Reaching for Junk Food
When we are stressed, we tend not to plan our meals in advance (one of the things I highly recommend in my Feed Your Fairy Daily Journal). When we don’t plan, we tend to eat the first thing we see and/or what is readily available and accessible, which is not always the healthiest options. You’re more likely to head to Maccie D’s or grab some chocolate and crisps from the petrol station too… you don’t care enough when you’re stressed to fuel your body and add nutrients – it’s the ‘whatever’ mentality just to stop feeling hungry.
Hours spent sitting behind a desk, having all the demands of kids and the house, trying to run our own business etc. all can leave little opportunity for physical activity. Plus, again, when we’re stressed, we’re most likely to be in a place where we are bottom of our own priority list and it’s just too much effort to be deliberately physical too. Again, for obvious reasons this adds to us not being able to weight easily. We’re meant to move and not be sedentary, and, you know as well as me sweetheart, that when we’re exercising and working out, we’re less likely to sabotage ourselves with food.
When you are juggling a gazillion balls in the air, remembering to eat 3 healthy meals a day can drop down in the list of priorities. You might find yourself skipping breakfast because you’re running late or not eating lunch because there’s just too much on your to-do list. However, feeling hungry will zap your energy and again, make you reach for the easiest option and food heavy in fat, sugar, and carbs to just have a quick energy boost. What we need to aim for is 3 balanced meals throughout the day to keep us on a balanced energy level… and that’s the magic word: “balance”. Try to keep the idea of maintaining balance or levels throughout the day… if it dips too low you go into the danger zone of donuts and snickers bars.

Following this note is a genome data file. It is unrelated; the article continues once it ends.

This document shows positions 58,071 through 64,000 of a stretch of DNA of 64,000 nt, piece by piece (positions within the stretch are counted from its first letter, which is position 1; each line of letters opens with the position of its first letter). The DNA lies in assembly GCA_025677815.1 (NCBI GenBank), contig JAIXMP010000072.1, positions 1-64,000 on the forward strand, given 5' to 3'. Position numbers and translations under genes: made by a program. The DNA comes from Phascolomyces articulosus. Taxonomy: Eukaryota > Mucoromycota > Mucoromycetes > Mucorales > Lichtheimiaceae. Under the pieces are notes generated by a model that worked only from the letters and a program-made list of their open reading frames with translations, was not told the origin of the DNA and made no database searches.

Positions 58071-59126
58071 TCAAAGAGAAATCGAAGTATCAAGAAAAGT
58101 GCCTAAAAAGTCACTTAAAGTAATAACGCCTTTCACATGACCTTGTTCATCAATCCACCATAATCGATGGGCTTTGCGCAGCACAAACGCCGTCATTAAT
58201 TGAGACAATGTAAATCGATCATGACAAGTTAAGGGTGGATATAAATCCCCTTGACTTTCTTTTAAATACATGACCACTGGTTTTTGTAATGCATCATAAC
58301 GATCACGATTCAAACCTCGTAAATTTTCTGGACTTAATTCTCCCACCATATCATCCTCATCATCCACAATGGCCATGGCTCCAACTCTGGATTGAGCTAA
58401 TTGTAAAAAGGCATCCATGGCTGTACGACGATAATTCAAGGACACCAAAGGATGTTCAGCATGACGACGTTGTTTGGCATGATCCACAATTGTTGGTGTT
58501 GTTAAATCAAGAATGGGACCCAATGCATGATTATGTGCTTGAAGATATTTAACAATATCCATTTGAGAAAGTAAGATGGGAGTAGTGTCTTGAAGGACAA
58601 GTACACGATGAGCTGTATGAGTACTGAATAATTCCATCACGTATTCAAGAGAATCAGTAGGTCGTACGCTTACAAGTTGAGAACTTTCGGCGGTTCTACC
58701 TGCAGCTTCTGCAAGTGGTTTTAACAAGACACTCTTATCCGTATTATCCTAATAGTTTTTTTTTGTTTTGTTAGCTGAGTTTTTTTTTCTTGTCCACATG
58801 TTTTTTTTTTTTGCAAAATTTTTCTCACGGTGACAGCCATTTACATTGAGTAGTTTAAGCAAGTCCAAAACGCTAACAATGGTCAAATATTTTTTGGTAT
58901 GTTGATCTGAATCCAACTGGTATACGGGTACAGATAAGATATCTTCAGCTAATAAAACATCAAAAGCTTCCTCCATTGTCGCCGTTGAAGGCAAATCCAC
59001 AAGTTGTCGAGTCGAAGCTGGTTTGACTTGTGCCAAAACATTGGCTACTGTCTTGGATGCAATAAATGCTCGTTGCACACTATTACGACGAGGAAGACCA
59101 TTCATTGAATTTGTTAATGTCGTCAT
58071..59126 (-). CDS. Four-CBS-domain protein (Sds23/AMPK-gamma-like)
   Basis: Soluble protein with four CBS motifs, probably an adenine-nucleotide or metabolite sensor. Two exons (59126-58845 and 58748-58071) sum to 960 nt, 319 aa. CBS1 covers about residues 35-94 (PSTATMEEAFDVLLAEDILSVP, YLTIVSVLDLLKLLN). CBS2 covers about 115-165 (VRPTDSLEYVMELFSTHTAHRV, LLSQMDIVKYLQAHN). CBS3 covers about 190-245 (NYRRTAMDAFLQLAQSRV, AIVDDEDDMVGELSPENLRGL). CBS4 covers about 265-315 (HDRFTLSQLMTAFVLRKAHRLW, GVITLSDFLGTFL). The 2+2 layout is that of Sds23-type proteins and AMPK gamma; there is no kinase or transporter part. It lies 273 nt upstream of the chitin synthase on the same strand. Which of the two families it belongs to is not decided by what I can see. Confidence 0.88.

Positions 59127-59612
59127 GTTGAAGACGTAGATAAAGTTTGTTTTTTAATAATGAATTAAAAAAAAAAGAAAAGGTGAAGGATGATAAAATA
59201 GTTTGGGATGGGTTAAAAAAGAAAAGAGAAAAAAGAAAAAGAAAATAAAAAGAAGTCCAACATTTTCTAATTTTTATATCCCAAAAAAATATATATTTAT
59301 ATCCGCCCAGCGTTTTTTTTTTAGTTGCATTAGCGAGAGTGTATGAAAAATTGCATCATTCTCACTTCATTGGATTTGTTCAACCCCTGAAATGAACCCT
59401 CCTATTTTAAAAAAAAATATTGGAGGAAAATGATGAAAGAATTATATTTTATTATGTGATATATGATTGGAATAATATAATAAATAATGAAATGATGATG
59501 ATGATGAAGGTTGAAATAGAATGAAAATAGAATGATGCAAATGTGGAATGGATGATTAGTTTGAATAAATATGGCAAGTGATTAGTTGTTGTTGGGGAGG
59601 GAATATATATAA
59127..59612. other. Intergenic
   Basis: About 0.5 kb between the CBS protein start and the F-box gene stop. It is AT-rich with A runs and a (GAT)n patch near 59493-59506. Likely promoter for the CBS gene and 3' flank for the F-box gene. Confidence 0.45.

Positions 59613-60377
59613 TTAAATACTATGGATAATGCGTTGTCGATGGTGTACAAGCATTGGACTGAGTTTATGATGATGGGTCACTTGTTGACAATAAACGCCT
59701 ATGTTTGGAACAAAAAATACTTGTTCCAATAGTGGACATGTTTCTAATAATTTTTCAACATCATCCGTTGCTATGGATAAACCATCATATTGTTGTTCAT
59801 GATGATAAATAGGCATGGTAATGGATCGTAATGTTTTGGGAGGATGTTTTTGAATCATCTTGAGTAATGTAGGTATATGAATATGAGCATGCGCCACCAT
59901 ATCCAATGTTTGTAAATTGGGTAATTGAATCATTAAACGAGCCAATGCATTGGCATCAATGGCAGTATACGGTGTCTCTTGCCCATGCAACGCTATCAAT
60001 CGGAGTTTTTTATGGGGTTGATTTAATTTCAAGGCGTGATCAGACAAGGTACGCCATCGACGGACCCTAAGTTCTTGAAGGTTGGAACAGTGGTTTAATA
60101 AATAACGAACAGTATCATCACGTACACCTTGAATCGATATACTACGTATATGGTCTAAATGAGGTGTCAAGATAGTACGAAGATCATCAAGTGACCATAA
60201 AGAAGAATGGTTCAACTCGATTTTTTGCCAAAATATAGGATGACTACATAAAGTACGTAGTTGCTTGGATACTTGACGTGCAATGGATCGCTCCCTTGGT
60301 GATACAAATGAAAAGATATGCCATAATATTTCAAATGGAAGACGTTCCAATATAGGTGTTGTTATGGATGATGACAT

Many women tell me that they have trouble sleeping when they’re stressed. And research has linked sleep deprivation to a slower metabolism. Feeling overtired can also reduce willpower and contribute to unhealthy eating habits. So all around bad news for any of us looking to lose weight or be healthy in general.
How to Break the Cycle of Stress and Weight Gain
All of the above we talk about constantly in my Feed Your Fairy Membership as well as the mindset and motivation behind being healthy and leading a beautiful lifestyle that will help you achieve and stay at your ideal weight (and so much more). I call them the Four Pillars – movement, sleep, hydration, and nutrition – they all contribute to helping you lose weight and keep it off.
Here are my top tips for weight loss from my personal experience and coaching thousands of women:
Make exercise a priority.
Eat healthier comfort foods
Keep healthy foods in the house
Put better choices at eye level
Practice mindful eating
Track your meals & snacks (my Feed Your Fairy Daily Journal is perfect for this)
Keep an eye on your sleep. 7-8 hours will help massively.
Drink 2-3 litres of water.
Eat the rainbow.
Actively search for stress-relieving activities.
A Final Word From Me
If your stress and/or stress-related weight gain is causing you distress or making it unmanageable to fulfil daily responsibilities, it may be time to say enough is enough, draw a line in the sand and take action.
My Feed Your Fairy membership is the perfect place to learn how to take care of yourself, focus on self love and self worth, practice the four pillars of good health (movement, hydration, sleep & nutrition), understand why putting yourself at the top of your own priority list is essential, and being in a like-minded community of empowering and nurturing women.
If you would like more information please go to www.feedyourfairy.com